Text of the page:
Before the phrase “novel coronavirus” entered the public vernacular, the option to work from home was somewhat of a novelty to much of the U.S. workforce. Post-COVID, however, working from home has become the norm, and we must acknowledge the effect this trend is having on the environment.
Staying safe during a pandemic requires both vigilance and precautionary measures, such as working remotely and sheltering in place. Yet those necessary precautions may be causing irreparable harm to the planet. The most notable example of this phenomenon is the resurgence of disposable packaging.
After falling out of favor over the years, single-use packaging has made a dramatic comeback in the wake of COVID. In the name of public health, the world has seen a significant increase in plastic waste production, from medical waste such as masks and gloves to takeaway food containers. Further, as more and more homes now double as offices, household carbon emissions numbers are climbing.
If you’re concerned about your environmental footprint while working from home, you’re not alone. The good news for sustainably-minded remote workers is that you can still do your part to save energy and conserve resources, now and into the future.
Make Recycling a Top Priority
The renewed ubiquity of disposable packaging effectively undermines global sustainability efforts, yet it’s a necessary evil in these unprecedented times. The good news is that you may be able to counteract some of the negative effects of increased plastic waste, even as you work from home. For instance, by recycling as much of your household waste as possible, fewer plastic containers and packaging will reach the landfill.
While the bulk of your household waste likely comes from your kitchen, your home office is a culprit as well. Consider how your work habits might be harming the environment and take steps to change those behaviors. If you tend to consume an abundance of pre-packaged drinks throughout your workday, for example, that waste can add up.
To maintain sustainability in your home office, always make sure that empty containers are discarded in the recycling bin rather than the garbage can. And depending on where you live, your home recycling efforts can be much more comprehensive, including paper and cardboard, and even electronic waste. Take the time to research the recycling programs available in your area, as well as the best practices for recycling efficiency.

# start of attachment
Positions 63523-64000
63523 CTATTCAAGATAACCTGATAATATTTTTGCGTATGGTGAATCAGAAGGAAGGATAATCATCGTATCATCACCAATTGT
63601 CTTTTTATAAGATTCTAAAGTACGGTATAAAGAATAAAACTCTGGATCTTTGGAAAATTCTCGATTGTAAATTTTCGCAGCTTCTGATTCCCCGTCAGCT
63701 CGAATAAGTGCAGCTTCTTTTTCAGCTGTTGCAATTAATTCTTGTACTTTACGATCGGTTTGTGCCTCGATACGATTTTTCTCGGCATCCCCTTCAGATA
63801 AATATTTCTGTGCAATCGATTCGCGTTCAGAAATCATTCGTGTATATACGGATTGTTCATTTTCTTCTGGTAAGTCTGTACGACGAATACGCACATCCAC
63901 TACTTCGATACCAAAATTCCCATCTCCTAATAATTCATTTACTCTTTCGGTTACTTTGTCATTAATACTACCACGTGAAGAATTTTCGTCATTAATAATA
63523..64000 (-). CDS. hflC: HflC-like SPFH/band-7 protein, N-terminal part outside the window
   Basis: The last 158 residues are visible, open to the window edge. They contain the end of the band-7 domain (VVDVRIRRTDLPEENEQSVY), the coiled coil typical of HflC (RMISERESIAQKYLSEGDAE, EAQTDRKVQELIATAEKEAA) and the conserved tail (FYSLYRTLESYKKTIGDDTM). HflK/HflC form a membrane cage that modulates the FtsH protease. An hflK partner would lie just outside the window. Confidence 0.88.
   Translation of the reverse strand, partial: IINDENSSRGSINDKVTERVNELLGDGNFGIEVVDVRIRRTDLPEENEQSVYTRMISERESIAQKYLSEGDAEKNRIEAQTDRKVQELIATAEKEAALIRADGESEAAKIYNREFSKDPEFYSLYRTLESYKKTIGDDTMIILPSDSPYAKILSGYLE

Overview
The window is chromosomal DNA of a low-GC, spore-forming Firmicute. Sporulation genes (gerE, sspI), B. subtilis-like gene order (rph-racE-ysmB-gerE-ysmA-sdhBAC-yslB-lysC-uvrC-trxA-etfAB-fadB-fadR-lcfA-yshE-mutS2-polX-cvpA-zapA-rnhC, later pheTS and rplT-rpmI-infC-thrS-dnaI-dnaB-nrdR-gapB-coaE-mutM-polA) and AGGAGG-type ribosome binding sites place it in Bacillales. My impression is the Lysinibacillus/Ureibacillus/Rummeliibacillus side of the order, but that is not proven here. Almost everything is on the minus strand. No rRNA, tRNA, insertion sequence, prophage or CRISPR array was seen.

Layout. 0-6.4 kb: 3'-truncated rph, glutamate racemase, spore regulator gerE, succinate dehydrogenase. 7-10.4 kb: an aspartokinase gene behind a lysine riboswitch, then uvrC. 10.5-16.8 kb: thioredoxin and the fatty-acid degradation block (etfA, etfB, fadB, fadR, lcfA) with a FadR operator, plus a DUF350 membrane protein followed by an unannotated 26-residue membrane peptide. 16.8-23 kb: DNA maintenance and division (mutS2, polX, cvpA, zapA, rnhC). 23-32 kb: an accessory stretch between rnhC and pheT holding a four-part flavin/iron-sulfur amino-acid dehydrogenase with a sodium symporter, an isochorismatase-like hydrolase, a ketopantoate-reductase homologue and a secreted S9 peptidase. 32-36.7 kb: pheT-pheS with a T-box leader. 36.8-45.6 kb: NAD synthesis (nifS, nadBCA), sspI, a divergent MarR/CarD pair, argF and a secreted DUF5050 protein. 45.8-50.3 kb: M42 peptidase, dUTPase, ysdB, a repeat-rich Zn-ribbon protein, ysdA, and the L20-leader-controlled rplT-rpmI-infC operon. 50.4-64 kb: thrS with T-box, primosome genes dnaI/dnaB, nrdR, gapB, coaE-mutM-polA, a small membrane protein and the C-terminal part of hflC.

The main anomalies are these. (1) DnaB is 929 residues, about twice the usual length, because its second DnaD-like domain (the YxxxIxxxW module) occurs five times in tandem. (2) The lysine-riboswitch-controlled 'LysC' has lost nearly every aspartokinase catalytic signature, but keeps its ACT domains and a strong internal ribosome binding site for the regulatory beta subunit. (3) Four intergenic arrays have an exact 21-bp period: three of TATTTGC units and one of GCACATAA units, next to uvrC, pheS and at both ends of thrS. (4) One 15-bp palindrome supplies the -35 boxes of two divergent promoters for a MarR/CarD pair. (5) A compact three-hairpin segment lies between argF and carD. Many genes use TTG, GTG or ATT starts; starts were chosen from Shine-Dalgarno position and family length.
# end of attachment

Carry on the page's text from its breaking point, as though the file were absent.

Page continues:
Become an Energy Conservation Whiz
It’s alright if you’re unsure where to begin in regards to sustainability in your home office. After all, when you’re working at an office away from home, you likely don’t put much thought into your energy consumption, as energy costs are the responsibility of your employer. But as a remote worker, that responsibility falls to you, and those energy costs can add up.
The environmental cost can be just as detrimental; even if you’ve diligently worked to reduce your carbon footprint over the years, the increased energy consumption from your home office can bring your personal emissions production right back up.
Thus, to save money on your electricity bills while also cultivating greater sustainability, you must conserve energy wherever possible. Start by outfitting your home office (as well as the rest of the house) with LED or CFL bulbs, and replace any outdated appliances with contemporary, energy-efficient models. Mindfulness is also key in the realm of energy conservation: Make sure to unplug your electronic devices if they are fully charged, and when not in use.
As you cultivate a more sustainable mindset, you may also want to consider peak energy usage times in your area. Peak energy demand refers to those times when sustained power levels exceed average supply. Various factors determine peak energy consumption in any given area or individual household, including weather, the season, the overall economy, and even the day of the week. You may find that, by working from home during off-peak times, your energy bills are reduced, and you help reduce the risk of an overloaded grid, which may result in power outages.
And make no mistake: a power outage, especially one that occurs over a prolonged period of time, can bring your remote workday to a standstill. Climate change has already led to an increase in the prevalence of blackouts across the U.S., and COVID is only serving to exacerbate the problem. As the nation’s homes continue to transform into makeshift offices, classrooms, and studios, municipal power grids are more likely to get bogged down.
Advocate for the Natural World
For all of the inherent challenges of working from home for an extended period of time, it at least has its perks. For instance, the lack of a daily commute gives you more free time, which can be devoted to your interests, hobbies, and causes you believe in. In this way, from the safety of your home office, you can advocate for greater sustainability, both at home and in the workplace.
When you commit to increasing your recycling efforts and conserving electricity whenever possible, you’ll find that it’s remarkably easy to stay on top of sustainability as you work from home.
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